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Submissive Wife or Narcissist Victim?

verbal-abuseIt is an admirable goal for a Christian woman to work on becoming  a  submissive wife as outlined in Ephesians 5:22-33, but this sincere desire to please God and her husband can tempt a narcissist to manipulate and abuse the woman.

Narcissist predators are on the lookout for women who strive to be  selfless and willing to sacrifice to care for others.  I know this, all too well,  from first- hand experience. 

The abuse can be very subtle with the control increasing gradually over time so that the wife gradually adapts to it.

The narcissist husband and submissive wife may function well together in the beginning  in their respective roles, making a home and raising a family, but as time goes on the narcissist expects more and more, and the submissive wife feels frustrated, like she can never do enough. Eventually frustration leads to depression. The narcissist is unable to love, the submissive wife feels unloved and the relationship spirals downhill.

In typical narcissist fashion, the husband blames the wife, and in her role as pleaser she takes the blame and buys yet another book on submission and tries harder, becoming more frustrated, with more downhill spiraling, rinse and repeat.

Patricia Evans, author and recognized expert on Verbal Abuse, describes wives who experience this abuse in the excerpt below.

Characteristics of the Woman Who Has Experienced Abuse

She’s a naive romantic. She believes that love, her love, will conquer all. It takes her the longest time to learn that love doesn’t excuse her partner from being accountable for their actions.

She doesn’t know when to give up and walk away.
She is a natural at guilt and apologies. She shoulders the blame for whatever goes wrong.

She takes responsibility for anything and everything.
She doesn’t believe that she is good enough. Her low self-worth, progressively lowered in an abusive relationship, means that however imperfect her partner, she still feels inferior to them. She sees that person as compensating for her own inadequacies.

Her ‘NO’ lacks authority. In other words, she is easily bullied and coerced. She may sound strong-minded, but her wants, needs, and reason never carry the same weight for her as those of her parnter.

She has little or no idea of boundaries. She has little instinct for self protection or self-preservation. Her best ‘strategy’ is often to hope that others will do right by her

She believes that she needs someone else to complete her. She does not fully believe that she can manage herself on her own and face the challenges of life.

She’s really into rescue. A generous soul, she may well yearn for a rescuer, but she can’t resist running to the rescue of anyone in distress. (This is often part of what attracts her to an abusive partner.) She’s slow to learn that the people she rescues are more likely to turn aggressive than to show gratitude and loyalty in the long term.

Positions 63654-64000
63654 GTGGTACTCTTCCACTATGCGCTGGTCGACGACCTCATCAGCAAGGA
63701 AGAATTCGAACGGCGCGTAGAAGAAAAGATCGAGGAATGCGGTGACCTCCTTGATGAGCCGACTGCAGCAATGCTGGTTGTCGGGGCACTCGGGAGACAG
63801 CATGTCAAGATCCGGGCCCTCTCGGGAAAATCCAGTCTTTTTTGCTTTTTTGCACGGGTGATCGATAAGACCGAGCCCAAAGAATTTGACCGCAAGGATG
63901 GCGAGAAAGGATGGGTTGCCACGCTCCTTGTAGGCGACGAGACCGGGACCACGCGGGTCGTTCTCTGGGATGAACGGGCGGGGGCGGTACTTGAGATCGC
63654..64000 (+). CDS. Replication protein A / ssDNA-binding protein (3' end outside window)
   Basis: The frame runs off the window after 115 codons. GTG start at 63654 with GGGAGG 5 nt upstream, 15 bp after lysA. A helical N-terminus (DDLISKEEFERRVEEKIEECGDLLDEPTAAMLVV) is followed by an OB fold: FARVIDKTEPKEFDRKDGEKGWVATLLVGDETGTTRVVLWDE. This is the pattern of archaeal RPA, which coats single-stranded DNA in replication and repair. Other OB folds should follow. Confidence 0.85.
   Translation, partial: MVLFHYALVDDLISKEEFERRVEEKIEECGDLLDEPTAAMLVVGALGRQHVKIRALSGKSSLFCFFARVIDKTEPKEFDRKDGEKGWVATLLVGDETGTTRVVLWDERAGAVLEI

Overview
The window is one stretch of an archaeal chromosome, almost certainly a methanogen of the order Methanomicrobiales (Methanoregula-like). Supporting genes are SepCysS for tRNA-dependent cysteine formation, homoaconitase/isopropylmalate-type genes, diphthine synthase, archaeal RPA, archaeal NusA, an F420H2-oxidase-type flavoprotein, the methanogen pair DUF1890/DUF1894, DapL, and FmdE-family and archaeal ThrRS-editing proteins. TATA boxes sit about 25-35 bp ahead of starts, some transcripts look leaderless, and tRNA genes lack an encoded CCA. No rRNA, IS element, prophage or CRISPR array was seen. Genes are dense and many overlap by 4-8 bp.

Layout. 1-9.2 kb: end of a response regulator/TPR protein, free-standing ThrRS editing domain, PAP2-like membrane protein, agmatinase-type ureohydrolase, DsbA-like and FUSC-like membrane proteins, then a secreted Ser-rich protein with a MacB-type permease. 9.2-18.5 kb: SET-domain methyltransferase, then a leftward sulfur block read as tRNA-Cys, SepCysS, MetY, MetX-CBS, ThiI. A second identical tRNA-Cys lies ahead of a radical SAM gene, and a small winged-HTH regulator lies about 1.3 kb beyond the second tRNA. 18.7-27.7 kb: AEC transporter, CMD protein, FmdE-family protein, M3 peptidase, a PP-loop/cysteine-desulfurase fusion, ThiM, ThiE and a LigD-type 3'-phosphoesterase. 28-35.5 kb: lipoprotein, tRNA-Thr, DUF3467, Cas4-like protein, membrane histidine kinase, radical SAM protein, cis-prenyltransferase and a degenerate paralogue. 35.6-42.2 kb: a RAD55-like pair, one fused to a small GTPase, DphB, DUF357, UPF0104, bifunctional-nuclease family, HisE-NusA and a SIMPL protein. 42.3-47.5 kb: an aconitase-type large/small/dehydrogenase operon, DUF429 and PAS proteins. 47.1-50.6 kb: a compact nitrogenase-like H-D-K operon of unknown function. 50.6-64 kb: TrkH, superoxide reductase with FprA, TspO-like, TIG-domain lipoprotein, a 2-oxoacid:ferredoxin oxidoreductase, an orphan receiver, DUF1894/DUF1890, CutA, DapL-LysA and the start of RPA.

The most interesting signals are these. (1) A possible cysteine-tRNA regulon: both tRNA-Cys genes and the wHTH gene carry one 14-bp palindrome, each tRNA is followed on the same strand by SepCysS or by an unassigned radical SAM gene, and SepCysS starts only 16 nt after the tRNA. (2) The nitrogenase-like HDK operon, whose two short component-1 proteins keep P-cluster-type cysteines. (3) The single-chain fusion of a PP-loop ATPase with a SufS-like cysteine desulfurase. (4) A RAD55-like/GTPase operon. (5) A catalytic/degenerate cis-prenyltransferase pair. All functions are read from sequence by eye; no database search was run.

She believes that she is entitled to far less from her life than other people. Other people have rights, she only has wishes that she believes are probably unreasonable.

She is a generous, long-suffering person.

Patricia Evans’ website is www.verbalabuse.com

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51HOKnr+cWL._BO2,204,203,200_PIsitb-sticker-arrow-click,TopRight,35,-76_AA300_SH20_OU01_Helpful Resources

Knowledge is power and can be truly liberating.

There are books and web sites full of information about the narcissistic personality, which are informative reading for anyone closely associated with one. Allow yourself to learn about the subject, since knowledge is power.

Maintain your sanity by understanding the dynamics of a narcissistic relationship. Reading about others’ experiences will show you that you are not alone and possibly provide other tips for coping.

 

Comments (2)

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  1. 1
    chaya1957 says:

    I have worked with people in these situations. Relationship addictions are no different than addictions to alcohol or drugs, although it is more subtle. It would be better to use biblical words and phrases such, “sin,” or “being overcome by evil,” rather than psychological terms such as, “co-dependence,” and, “narcissistic.” That’s why I counsel young women (and some older ones) to avoid any romantic entanglements until they are at a place of peace and stability, where they can make good decisions. And if a person’s vision and discernment is unclear and damaged; this is where a trusted friend comes in. But I find most people in these situations will not listen. They are getting a payoff from this. They get to be the messiah, the savior, when the other person needs the real Messiah and Savior. One must have darkness within them to be attracted to darkness. But we are offered light to destroy this darkness, if we will accept it. but if we walk in the Light as He Himself is in the Light, we have fellowship with one another, and the blood of Yeshua His Son cleanses us from all sin. I John 1:7.

  2. 2
    Sarah says:

    Thank you for shedding the light to my life.
    God gave me the hint to open your blog around 3am, every word is talking about me.
    I ended up 21 your mentioned relationship.
    Appreciate God live with me, give me the inner power to confront the evil.

    in HIS love and live HIM out,

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